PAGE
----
By Caren McCormack, President & Co-founder, The Kilgoris Project
At first the gift appeared to be a tub of lard. (I’ve been given stranger things.) The group urged me to open the container. Dark honey with pieces of honey comb floated inside. One of the Oloilale community leaders smiled; he had scooped this from his hives that morning. The group—three leaders and one teacher—had walked two hours to our Nentekeny campus to say thank you for their new school.
“We are happy for your help, and our kids are happy to receive porridge,” the beekeeper said.
Over the last three years, I had sat in the same room with a similar group of Oloilale leaders three times. At each meeting they asked for a school. At each meeting I responded that we could all pray about the need. It’s hard not to be able to say “Yes” to each request. But it is wonderful to sit together when we have finally been able to bring a school to a new site.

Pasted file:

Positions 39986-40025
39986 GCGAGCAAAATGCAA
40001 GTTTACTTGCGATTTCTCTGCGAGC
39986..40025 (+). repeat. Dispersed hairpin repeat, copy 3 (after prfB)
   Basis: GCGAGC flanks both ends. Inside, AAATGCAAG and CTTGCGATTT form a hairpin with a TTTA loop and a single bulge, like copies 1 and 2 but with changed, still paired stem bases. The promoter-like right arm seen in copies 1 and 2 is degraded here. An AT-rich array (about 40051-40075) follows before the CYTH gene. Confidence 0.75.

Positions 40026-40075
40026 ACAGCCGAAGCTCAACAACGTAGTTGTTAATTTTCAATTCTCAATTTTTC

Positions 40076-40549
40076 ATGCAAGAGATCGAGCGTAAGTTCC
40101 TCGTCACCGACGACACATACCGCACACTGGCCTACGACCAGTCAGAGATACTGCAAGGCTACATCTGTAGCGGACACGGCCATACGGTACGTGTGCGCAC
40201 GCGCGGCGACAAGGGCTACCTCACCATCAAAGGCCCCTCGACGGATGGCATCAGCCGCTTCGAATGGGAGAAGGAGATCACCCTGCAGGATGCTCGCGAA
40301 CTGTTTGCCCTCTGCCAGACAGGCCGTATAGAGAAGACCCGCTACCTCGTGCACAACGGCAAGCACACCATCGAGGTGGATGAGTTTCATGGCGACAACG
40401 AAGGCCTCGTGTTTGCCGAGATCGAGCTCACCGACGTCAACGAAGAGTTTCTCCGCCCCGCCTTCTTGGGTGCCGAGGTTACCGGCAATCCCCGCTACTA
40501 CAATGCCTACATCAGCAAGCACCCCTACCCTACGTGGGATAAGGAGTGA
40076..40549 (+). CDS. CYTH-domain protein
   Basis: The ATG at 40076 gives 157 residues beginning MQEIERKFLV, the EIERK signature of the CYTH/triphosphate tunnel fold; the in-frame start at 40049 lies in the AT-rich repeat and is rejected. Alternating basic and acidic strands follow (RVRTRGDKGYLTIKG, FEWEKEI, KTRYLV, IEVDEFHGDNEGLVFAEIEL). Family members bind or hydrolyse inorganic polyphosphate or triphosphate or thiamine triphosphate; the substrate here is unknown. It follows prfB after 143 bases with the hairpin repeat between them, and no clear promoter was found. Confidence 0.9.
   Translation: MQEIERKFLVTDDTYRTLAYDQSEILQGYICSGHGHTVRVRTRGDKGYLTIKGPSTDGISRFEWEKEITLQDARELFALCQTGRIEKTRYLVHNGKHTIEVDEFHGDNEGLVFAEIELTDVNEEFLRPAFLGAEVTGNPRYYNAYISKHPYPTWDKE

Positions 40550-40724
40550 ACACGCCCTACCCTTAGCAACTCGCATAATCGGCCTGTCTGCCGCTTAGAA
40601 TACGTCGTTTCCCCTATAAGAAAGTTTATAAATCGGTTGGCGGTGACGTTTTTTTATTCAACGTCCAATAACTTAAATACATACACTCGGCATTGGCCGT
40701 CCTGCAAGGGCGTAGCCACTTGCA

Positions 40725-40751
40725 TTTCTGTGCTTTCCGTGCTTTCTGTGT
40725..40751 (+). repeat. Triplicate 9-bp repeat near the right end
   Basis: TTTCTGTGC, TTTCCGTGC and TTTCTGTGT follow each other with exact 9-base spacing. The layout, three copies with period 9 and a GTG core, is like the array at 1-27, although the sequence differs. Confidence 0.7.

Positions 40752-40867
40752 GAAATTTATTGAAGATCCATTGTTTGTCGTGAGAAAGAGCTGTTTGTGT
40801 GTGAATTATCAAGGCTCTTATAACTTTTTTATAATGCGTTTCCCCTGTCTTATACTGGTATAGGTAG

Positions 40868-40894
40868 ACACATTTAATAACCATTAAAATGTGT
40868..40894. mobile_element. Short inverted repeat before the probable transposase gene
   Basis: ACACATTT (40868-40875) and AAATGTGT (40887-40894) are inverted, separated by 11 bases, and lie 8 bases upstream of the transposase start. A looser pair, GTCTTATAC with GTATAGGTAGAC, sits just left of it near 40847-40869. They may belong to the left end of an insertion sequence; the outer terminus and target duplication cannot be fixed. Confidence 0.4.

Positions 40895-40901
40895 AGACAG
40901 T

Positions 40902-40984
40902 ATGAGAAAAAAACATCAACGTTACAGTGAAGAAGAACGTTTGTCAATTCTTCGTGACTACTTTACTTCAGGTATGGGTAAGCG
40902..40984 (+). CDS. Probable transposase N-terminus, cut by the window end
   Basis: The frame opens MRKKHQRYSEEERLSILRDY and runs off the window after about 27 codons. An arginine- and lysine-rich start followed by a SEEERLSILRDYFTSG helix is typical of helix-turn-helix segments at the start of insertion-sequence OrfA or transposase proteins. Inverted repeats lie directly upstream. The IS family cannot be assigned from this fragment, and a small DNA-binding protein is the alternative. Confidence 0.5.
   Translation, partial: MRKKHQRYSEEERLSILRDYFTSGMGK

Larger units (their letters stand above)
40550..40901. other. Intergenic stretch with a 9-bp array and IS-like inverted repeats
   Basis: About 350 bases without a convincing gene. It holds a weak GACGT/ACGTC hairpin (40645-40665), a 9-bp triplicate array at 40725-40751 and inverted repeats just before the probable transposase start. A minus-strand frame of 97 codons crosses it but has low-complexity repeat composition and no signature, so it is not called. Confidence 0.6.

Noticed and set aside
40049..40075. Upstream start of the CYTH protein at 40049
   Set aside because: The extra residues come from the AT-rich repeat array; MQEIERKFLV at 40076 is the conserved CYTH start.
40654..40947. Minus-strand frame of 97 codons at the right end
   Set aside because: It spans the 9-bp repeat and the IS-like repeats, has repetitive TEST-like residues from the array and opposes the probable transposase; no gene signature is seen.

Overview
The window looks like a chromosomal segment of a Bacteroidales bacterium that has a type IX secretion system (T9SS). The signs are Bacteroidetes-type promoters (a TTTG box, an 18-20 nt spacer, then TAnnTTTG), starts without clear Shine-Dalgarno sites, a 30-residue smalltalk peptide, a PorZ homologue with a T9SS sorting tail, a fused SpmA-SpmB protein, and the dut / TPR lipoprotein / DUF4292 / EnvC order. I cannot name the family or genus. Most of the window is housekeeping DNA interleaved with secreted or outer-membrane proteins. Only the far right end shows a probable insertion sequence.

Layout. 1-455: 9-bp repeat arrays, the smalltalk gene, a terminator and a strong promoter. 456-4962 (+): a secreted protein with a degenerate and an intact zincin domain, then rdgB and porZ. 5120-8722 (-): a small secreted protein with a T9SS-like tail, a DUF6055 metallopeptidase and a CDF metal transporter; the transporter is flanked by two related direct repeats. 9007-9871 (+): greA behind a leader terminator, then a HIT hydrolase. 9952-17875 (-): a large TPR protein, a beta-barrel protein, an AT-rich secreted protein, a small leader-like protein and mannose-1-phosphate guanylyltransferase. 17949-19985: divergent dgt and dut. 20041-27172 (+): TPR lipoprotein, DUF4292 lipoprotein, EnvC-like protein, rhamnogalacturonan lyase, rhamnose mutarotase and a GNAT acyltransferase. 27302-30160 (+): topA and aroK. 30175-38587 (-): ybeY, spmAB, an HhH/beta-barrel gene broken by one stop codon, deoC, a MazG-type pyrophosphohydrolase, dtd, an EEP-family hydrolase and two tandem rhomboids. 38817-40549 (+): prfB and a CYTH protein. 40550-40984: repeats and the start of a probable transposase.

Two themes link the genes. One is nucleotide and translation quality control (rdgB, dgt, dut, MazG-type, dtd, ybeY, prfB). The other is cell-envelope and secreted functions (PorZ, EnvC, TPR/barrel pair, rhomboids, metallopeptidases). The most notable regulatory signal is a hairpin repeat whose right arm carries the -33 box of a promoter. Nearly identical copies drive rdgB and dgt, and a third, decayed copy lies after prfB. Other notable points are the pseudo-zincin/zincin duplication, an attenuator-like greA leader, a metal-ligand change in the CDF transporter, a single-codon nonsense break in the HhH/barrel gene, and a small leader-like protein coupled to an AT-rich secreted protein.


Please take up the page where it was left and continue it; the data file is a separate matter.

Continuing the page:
Thanks from our communities always humbles me. First, I often get credit for the work of many. I hope I am always quick to point out that I’m not alone and pass the kudos along to those who deserve them. Second, I see the results of our work on real lives—how a little money makes a big impact.
This year, it will cost us about $5k to feed the 105 students of Oloilale Preschool two meals per day and about $4k to pay their teachers. This modest investment will create healthier kids who will be ready for primary school in a few years.
Our work is like that beekeeper tending his hives with a little direction here and a little feeding there. In the end, he gets a pot of gold. So does the community and TKP.